The average Internet user probably has no idea what "Tor" is. If you're one of those users, you've probably had no good reason to even investigate what it is, what it does, or how it hides. But if you're the NSA, you're acutely aware of Tor, and a new report suggests that both the NSA and GCHQ have had their sights on Tor. In simple terms, Tor is a network that protects anonymity of those who use it. What's interesting about Tor is that the software behind it is mostly funded by the U.S. government; despite all that, the U.S. National Security Agency has had no success in "developing attacks against people using Tor."
This is all part of the Edward Snowden fallout
, and the latest batch of intel shows that the NSA's only successful exploits on Tor rely on " identifying users and then attacking vulnerable software on their computers." Tor itself has proven a tough match to bring down, even by the NSA. According to internal documents, Tor is "the king of high-secure, low-latency internet anonymity." Tor basically bounces traffic around in an odd way so to conceal where the information is coming from and where it's truly headed.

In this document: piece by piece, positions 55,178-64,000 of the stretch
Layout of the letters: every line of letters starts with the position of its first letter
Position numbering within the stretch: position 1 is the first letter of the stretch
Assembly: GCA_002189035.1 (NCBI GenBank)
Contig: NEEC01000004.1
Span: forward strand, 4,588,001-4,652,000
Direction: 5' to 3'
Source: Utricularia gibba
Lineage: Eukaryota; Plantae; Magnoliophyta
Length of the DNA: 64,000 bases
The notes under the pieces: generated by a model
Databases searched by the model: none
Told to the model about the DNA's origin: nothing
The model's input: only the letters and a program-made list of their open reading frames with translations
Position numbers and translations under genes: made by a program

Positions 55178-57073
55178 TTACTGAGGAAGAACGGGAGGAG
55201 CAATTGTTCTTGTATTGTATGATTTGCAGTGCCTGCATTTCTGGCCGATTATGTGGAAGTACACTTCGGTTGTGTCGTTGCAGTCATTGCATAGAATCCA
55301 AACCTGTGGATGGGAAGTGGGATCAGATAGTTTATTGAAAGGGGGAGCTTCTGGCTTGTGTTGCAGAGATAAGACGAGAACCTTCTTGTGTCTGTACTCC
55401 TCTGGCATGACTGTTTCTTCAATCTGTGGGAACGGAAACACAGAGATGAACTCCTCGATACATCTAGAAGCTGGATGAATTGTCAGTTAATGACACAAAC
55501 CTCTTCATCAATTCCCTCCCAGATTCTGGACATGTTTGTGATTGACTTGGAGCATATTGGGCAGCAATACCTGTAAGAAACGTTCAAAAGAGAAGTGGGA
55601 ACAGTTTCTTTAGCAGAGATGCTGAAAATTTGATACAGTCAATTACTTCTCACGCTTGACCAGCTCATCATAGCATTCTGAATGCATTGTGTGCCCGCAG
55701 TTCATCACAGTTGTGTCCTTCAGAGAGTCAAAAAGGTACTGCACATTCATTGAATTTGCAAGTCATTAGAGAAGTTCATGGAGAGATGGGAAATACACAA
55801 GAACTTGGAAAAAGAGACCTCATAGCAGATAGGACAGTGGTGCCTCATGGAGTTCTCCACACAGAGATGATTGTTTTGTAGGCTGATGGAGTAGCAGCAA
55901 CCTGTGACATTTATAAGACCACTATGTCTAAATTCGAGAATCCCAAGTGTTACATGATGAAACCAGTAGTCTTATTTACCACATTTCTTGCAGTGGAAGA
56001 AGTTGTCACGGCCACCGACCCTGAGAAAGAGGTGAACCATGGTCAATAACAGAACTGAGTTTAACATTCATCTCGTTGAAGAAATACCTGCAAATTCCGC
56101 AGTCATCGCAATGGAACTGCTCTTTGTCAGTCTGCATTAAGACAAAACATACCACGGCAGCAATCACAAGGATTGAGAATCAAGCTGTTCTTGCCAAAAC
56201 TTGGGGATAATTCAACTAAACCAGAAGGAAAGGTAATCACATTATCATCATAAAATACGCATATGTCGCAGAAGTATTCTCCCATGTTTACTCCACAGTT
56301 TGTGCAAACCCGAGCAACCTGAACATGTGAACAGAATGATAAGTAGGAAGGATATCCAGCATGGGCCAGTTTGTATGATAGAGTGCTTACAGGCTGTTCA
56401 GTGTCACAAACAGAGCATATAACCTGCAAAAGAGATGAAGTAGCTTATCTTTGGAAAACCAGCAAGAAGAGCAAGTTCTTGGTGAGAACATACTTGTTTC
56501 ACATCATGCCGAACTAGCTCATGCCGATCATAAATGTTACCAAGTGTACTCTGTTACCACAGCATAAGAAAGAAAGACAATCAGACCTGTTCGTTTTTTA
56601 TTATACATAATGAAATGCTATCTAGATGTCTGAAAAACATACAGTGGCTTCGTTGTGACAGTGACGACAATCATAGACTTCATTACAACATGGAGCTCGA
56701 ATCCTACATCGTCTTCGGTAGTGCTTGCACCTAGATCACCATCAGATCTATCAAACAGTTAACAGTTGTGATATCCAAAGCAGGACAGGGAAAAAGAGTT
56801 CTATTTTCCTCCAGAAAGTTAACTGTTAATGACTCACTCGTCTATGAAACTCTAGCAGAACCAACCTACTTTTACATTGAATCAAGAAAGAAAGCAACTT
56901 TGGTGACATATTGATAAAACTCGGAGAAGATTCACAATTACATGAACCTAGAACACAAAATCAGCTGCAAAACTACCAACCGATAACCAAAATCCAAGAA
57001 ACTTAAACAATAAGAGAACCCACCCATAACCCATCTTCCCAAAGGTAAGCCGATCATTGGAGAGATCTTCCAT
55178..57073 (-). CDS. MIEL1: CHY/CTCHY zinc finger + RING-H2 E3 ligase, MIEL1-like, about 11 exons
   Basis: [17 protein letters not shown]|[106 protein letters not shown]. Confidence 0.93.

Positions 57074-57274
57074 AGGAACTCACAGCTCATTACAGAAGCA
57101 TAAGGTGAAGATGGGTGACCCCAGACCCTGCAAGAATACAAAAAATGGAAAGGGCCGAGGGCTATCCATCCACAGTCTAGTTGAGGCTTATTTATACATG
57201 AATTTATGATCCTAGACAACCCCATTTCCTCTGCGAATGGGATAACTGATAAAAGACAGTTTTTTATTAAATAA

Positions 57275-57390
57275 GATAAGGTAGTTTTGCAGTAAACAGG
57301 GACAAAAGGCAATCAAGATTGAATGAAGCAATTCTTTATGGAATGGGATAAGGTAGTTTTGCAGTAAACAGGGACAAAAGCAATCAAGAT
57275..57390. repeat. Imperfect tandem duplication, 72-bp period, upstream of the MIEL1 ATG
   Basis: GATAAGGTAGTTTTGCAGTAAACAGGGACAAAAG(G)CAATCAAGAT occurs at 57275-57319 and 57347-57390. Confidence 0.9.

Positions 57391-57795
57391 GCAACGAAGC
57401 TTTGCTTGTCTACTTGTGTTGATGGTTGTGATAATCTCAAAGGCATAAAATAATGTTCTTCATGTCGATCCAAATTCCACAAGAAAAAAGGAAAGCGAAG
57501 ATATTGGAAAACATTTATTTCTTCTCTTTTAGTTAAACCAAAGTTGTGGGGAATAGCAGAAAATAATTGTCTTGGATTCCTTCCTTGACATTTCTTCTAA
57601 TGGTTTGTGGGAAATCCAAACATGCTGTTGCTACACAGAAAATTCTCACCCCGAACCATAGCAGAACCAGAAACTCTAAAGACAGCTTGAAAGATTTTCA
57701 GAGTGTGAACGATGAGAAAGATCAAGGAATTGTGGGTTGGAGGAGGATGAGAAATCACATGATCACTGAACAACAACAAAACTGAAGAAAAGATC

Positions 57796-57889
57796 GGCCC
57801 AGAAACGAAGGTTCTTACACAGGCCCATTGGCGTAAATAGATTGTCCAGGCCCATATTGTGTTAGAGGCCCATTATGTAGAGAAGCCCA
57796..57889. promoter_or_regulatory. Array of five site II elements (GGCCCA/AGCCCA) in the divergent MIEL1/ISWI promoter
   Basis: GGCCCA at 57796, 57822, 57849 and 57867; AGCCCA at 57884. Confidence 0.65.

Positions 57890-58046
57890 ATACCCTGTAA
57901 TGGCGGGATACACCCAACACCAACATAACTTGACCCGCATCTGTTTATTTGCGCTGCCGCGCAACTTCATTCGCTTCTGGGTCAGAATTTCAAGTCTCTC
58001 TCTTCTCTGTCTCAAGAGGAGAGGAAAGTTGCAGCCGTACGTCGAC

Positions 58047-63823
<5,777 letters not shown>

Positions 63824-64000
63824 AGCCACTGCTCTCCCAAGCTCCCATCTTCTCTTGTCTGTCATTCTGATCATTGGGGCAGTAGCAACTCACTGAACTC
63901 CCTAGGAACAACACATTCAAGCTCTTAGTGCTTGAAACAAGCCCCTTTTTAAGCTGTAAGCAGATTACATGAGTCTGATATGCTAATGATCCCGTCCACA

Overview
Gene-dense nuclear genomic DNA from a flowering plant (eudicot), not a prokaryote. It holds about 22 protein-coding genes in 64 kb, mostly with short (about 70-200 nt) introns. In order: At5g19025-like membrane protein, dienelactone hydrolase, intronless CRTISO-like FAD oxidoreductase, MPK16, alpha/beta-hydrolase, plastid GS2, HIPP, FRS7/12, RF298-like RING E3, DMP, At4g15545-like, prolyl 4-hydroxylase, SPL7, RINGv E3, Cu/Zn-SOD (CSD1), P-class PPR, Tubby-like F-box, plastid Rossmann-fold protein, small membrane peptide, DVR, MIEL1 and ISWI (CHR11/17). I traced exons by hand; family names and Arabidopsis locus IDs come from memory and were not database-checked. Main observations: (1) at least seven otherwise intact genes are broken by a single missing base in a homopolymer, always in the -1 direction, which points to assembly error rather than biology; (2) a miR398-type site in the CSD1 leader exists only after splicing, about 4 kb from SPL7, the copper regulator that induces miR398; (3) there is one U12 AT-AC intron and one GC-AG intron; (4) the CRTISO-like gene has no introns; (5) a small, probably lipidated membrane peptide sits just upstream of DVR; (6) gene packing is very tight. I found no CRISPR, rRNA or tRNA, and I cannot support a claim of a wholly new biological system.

The upside? At least Tor users have largely been able to maintain their cover. The downside? Agencies are working hard to try and change that, and it's likely only a matter of time before they win.